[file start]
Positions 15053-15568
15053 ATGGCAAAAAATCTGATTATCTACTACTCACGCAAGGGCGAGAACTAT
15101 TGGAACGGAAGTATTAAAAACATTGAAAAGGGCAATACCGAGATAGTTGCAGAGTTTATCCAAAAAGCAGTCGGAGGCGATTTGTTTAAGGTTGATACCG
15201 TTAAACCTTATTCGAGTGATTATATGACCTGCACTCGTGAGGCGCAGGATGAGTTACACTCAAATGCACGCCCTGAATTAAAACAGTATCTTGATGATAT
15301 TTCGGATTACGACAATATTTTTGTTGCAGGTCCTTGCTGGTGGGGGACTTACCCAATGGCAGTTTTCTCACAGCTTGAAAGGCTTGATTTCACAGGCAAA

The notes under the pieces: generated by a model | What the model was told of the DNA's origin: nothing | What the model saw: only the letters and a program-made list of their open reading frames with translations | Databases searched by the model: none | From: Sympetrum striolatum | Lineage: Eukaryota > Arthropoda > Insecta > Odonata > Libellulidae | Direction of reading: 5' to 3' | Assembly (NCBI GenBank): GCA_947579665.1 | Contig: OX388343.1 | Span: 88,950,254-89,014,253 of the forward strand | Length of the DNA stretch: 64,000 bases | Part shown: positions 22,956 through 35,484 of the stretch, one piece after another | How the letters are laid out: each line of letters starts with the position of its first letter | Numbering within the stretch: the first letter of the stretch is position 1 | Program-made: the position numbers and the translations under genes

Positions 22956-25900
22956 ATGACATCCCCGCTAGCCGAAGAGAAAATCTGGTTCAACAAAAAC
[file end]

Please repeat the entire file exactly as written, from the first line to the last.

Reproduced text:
Positions 15053-15568
15053 ATGGCAAAAAATCTGATTATCTACTACTCACGCAAGGGCGAGAACTAT
15101 TGGAACGGAAGTATTAAAAACATTGAAAAGGGCAATACCGAGATAGTTGCAGAGTTTATCCAAAAAGCAGTCGGAGGCGATTTGTTTAAGGTTGATACCG
15201 TTAAACCTTATTCGAGTGATTATATGACCTGCACTCGTGAGGCGCAGGATGAGTTACACTCAAATGCACGCCCTGAATTAAAACAGTATCTTGATGATAT
15301 TTCGGATTACGACAATATTTTTGTTGCAGGTCCTTGCTGGTGGGGGACTTACCCAATGGCAGTTTTCTCACAGCTTGAAAGGCTTGATTTCACAGGCAAA

The notes under the pieces: generated by a model | What the model was told of the DNA's origin: nothing | What the model saw: only the letters and a program-made list of their open reading frames with translations | Databases searched by the model: none | From: Sympetrum striolatum | Lineage: Eukaryota > Arthropoda > Insecta > Odonata > Libellulidae | Direction of reading: 5' to 3' | Assembly (NCBI GenBank): GCA_947579665.1 | Contig: OX388343.1 | Span: 88,950,254-89,014,253 of the forward strand | Length of the DNA stretch: 64,000 bases | Part shown: positions 22,956 through 35,484 of the stretch, one piece after another | How the letters are laid out: each line of letters starts with the position of its first letter | Numbering within the stretch: the first letter of the stretch is position 1 | Program-made: the position numbers and the translations under genes

Positions 22956-25900
22956 ATGACATCCCCGCTAGCCGAAGAGAAAATCTGGTTCAACAAAAAC